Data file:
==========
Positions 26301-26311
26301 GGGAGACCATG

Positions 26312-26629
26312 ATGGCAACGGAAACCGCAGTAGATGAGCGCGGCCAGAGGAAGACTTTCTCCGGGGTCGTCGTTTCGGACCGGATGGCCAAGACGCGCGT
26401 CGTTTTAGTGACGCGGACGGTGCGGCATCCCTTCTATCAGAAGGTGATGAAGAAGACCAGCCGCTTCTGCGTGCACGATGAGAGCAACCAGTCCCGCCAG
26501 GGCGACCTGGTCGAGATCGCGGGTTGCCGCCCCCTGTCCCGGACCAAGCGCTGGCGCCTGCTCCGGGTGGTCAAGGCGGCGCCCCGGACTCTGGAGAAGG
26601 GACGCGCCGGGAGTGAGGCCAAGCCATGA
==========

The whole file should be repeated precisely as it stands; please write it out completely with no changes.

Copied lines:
Positions 26301-26311
26301 GGGAGACCATG

Positions 26312-26629
26312 ATGGCAACGGAAACCGCAGTAGATGAGCGCGGCCAGAGGAAGACTTTCTCCGGGGTCGTCGTTTCGGACCGGATGGCCAAGACGCGCGT
26401 CGTTTTAGTGACGCGGACGGTGCGGCATCCCTTCTATCAGAAGGTGATGAAGAAGACCAGCCGCTTCTGCGTGCACGATGAGAGCAACCAGTCCCGCCAG
26501 GGCGACCTGGTCGAGATCGCGGGTTGCCGCCCCCTGTCCCGGACCAAGCGCTGGCGCCTGCTCCGGGTGGTCAAGGCGGCGCCCCGGACTCTGGAGAAGG
26601 GACGCGCCGGGAGTGAGGCCAAGCCATGA